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Discussion in 'Classic Menswear' started by unbelragazzo, Dec 31, 2012.
Excellent. Thanks, RogerC.
Yeah, sometimes Cego (Carl) will do a single shirt if its for a wedding. He did for me. Highly recommended.
Can somebody give me an indication of which of these two would be more appropriate to wear with black tie? On model 101273 (the top link) the toebox and uppers are pulled over the stitching to conceal it, which is not the case with model 101198 (the second link) as seen below. I tried posting images but even at a large setting it was difficult to see the detail I'm describing.
I actually think it's a somewhat elegant detail but that's to my noob eye. Thoughts?
I can't really see in the pics bc I'm on my phone but I think I know the detail you are describing. Personally I prefer the visible stitching. Other looks somehow prophylactic.
Both designs are lovely but not ideal for black tie. For black tie, you should go with a plain toe balmoral (no stitching or punch caps).
Cannot. . . unsee. . .
Well, you both bring up good points. May very well need to look at the Kent Wang's again.
I am really new here and I have a lot to learn. I stupidly posted this in a new thread and was directed here.
I'm getting married in the fall and I have instructed the groomsman to wear black-tie dress with a few requirements (like only a black bow tie, black cummerbund/waist coat). I am being told by numerous individuals (and I read in some guides) that, as the groom, I should be differentiated from the rest of the groomsmen (i.e., that I should stand out from the group).
My question is, what can I do (if I even need to), to stand out, without destroying the black-tie ensemble. It seems to me that black-tie by nature allows for little variation. I suppose I could go white tie but I would rather not. Instead, I would like to purchase a high quality, traditional tux that I can use in the future. Not sure if it matters, but the wedding ceremony will be in a NYC church.
Any ideas, input, from this community would be much appreciated. The early response is that I should stick with traditional black tie.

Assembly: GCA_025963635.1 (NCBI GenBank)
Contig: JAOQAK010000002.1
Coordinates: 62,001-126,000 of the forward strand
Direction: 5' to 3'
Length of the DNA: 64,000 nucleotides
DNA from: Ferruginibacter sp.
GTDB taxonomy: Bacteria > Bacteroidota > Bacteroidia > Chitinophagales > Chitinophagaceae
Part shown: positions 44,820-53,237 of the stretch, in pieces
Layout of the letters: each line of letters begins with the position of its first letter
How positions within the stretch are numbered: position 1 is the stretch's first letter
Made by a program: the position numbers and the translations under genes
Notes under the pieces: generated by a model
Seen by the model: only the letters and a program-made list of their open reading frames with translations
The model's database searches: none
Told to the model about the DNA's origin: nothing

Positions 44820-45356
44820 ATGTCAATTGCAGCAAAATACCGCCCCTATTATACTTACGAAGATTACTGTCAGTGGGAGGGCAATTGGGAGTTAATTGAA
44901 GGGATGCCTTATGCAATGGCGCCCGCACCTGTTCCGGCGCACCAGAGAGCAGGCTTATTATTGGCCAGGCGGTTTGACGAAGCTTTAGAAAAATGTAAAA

Thanks in advance!
You do not need to be differentiated. No one is going to mistake you for anyone other than the groom.
If you really want to, get a boutonniere, or one of a different color than the groomsmen. But don't go screwing with the black-tie basics and wear a colored cummerbund or something--that's insta-fail.
There are some ways to stand apart, without ruining black tie. You could ask your groomsmen to wear cummerbunds, while you wear a waistcoat, or vice versa. You could add a boutonniere, or add a pocket square for a splash of colour. You could also wear a homburg - it would be under your arm in the church, of course, not on your head. www.blacktieguide.com is a good resource, and includes pages on where you can add some individuality to your ensemble.
Vodwat, stick with traditional black tie. There is no need as the groom to differentiate yourself because everyone will know you're the groom. Acceptable variations on black tie largely center around the jacket (SB peak lapel, SB shawl lapel, DB peak lapel, DB shawl lapel OR midnight blue / black), cufflinks / studs used, patent oxfords vs. opera pumps, wing vs. turndown collar for a peak lapel tuxedo, pleat front vs. marcella front shirt. You could wear something differentiated, but (1) it looks odd to have everyone wear the same thing except the groom IMO and (2) if everyone is wearing their own tuxedo, there's going to be some variation so you'll just appear to be wearing one version of black tie among many.
If you want to differentiate, think about the waistcoats: cummerbunds for the rest, waistcoat for you, or black waistcoats for the rest, white marcella for you.
Give all of them a uniform boutonniere, and then get a unique on for yourself.
Be the only one with a slick, white pocket square.
Be the only one with a vest.
And an echo of what Roger posted, as another alternative.
Awesome suggestions guys....just for clarity, when you say slick white pocket square, do you mean high quality, or what exactly makes it slick?
Oh...just nice quality and placed in a stylish way....
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